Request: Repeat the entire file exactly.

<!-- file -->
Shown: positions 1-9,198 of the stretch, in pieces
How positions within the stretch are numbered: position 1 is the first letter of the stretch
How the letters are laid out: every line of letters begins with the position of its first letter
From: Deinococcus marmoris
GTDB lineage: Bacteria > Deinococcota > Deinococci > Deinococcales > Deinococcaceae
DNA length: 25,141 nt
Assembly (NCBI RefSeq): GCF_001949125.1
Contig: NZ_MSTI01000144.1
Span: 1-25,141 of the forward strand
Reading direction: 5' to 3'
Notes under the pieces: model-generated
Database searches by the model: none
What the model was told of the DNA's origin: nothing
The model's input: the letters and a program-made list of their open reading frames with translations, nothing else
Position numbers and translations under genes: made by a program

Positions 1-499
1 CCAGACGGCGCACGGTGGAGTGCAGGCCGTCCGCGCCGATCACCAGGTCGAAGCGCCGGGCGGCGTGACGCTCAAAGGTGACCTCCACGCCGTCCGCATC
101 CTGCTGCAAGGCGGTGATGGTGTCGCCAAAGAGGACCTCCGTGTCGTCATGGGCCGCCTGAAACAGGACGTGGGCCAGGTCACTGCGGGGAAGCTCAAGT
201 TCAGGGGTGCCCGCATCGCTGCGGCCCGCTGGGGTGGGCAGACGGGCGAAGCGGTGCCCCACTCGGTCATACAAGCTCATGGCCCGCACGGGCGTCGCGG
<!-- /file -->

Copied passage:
Shown: positions 1-9,198 of the stretch, in pieces
How positions within the stretch are numbered: position 1 is the first letter of the stretch
How the letters are laid out: every line of letters begins with the position of its first letter
From: Deinococcus marmoris
GTDB lineage: Bacteria > Deinococcota > Deinococci > Deinococcales > Deinococcaceae
DNA length: 25,141 nt
Assembly (NCBI RefSeq): GCF_001949125.1
Contig: NZ_MSTI01000144.1
Span: 1-25,141 of the forward strand
Reading direction: 5' to 3'
Notes under the pieces: model-generated
Database searches by the model: none
What the model was told of the DNA's origin: nothing
The model's input: the letters and a program-made list of their open reading frames with translations, nothing else
Position numbers and translations under genes: made by a program

Positions 1-499
1 CCAGACGGCGCACGGTGGAGTGCAGGCCGTCCGCGCCGATCACCAGGTCGAAGCGCCGGGCGGCGTGACGCTCAAAGGTGACCTCCACGCCGTCCGCATC
101 CTGCTGCAAGGCGGTGATGGTGTCGCCAAAGAGGACCTCCGTGTCGTCATGGGCCGCCTGAAACAGGACGTGGGCCAGGTCACTGCGGGGAAGCTCAAGT
201 TCAGGGGTGCCCGCATCGCTGCGGCCCGCTGGGGTGGGCAGACGGGCGAAGCGGTGCCCCACTCGGTCATACAAGCTCATGGCCCGCACGGGCGTCGCGG